Thursday, November 29, 2012

SSH File Permissions

If your permissions on your SSH files are out of whack (i.e. id_rsa/config) than ssh will simply ignore using them out of security concerns. To fix permission issues you can run the following:

chmod 750 $HOME
chmod -R 700 $HOME/.ssh

This creates the strictest permissions for all the files under .ssh which will satisfy SSH's requirements for those files. SSH's recommendations and requirements (underlined) are below (from the manpage):

  • ~/.ssh/id_rsa (OR ANY PRIV KEY) - These files contain sensitive data and should be readable by the user but not accessible by others (read/write/execute).  ssh will simply ignore a private key file if it is accessible by others.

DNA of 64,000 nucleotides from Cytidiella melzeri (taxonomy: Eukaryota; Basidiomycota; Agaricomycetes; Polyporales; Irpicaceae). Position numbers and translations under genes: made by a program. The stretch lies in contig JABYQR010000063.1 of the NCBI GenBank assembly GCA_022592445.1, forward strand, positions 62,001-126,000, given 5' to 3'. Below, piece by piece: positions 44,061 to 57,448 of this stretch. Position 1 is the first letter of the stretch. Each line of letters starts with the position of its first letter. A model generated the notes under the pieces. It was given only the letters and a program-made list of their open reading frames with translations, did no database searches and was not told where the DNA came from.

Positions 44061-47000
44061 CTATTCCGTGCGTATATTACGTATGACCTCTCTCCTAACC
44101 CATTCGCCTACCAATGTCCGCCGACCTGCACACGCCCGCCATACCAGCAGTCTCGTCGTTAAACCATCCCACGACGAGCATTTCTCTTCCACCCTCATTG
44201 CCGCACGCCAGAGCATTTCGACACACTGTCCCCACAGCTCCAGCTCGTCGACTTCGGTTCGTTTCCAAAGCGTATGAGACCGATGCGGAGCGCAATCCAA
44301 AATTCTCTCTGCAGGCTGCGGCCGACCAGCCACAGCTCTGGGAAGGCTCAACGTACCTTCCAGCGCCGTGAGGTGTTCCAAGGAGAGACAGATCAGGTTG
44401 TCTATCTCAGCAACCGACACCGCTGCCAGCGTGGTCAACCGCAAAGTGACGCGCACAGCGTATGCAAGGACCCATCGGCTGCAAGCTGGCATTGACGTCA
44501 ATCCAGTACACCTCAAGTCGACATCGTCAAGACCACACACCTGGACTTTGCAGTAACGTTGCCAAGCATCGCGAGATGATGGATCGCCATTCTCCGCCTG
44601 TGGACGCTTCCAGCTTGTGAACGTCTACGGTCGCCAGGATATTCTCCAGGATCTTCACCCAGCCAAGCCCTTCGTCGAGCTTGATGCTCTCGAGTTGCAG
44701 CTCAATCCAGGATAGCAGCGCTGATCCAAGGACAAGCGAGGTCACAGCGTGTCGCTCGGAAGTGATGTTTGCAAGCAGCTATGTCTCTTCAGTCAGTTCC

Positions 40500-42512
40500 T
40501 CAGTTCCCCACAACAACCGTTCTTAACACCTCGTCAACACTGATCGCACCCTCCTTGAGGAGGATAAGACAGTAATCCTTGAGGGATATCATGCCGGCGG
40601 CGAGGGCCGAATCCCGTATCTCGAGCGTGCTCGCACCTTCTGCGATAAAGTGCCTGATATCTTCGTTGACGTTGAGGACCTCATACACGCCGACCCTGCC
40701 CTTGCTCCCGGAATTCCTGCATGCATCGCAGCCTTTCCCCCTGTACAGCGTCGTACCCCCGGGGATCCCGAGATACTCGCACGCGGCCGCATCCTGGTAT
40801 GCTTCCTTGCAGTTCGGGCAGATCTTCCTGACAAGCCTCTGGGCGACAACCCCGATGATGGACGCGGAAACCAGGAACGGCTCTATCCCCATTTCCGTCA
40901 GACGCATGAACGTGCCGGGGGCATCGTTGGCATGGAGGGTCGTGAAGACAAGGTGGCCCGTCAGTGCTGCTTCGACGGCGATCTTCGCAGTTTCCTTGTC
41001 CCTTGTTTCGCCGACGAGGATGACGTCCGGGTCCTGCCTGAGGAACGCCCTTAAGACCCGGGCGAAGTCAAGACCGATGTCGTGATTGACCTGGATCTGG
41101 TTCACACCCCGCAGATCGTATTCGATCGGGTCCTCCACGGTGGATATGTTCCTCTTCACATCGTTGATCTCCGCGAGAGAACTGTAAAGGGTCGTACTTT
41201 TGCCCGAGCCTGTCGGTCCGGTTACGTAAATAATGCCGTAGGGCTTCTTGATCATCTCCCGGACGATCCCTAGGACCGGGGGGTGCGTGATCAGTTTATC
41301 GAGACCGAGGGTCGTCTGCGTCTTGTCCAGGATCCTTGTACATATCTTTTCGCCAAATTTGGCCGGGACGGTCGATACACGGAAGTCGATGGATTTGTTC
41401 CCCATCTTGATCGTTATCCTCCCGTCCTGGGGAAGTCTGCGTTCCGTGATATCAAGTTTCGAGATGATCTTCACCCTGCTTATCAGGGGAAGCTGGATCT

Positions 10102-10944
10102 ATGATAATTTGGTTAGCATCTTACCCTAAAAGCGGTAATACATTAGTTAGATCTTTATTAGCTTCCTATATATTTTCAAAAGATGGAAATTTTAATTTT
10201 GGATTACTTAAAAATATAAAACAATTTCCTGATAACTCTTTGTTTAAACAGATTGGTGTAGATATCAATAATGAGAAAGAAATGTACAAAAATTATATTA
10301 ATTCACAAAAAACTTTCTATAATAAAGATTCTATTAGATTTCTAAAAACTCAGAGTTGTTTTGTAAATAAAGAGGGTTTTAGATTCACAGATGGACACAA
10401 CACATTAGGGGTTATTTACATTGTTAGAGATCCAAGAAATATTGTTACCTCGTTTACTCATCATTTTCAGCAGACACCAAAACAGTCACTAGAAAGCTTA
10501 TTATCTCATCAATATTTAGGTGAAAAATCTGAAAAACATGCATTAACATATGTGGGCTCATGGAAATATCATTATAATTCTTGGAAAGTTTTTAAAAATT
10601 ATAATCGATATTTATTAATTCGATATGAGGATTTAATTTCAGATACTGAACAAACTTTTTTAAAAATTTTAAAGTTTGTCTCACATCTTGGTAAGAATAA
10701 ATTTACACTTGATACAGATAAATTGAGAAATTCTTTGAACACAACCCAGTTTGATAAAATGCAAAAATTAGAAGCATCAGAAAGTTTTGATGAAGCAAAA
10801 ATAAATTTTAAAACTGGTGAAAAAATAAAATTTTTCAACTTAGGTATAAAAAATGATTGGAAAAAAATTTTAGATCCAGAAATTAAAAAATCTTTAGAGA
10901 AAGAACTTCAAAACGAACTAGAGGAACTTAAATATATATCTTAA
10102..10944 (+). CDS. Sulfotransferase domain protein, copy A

• ~/.ssh/config - Because of the potential for abuse, this file must have strict permissions: read/write for the user, and not accessible by others.
  • ~/.ssh/authorized_keys - This file is not highly sensitive, but the recommended permissions are read/write for the user, and not accessible by others.
  • ~/.ssh/ - There is no general requirement to keep the entire contents of this directory secret, but the recommended permissions are read/write/execute for the user, and not accessible by others.
  • ~/.rhosts - Additionally, this file must be owned by the user, and must not have write permissions for anyone else.  The recommended permission for most machines is read/write for the user, and not acces- sible by others.
  • ~/.shosts - Same as rhosts
  • ~/.ssh/ (OR ANY PUB KEY) - These files are not sensitive and can (but need not) be readable by anyone.
  • /etc/hosts.equivIt should only be writable by root
  • /etc/shosts.equiv - same as above
  • /etc/ssh/ssh_known_hosts - It should be world-readable

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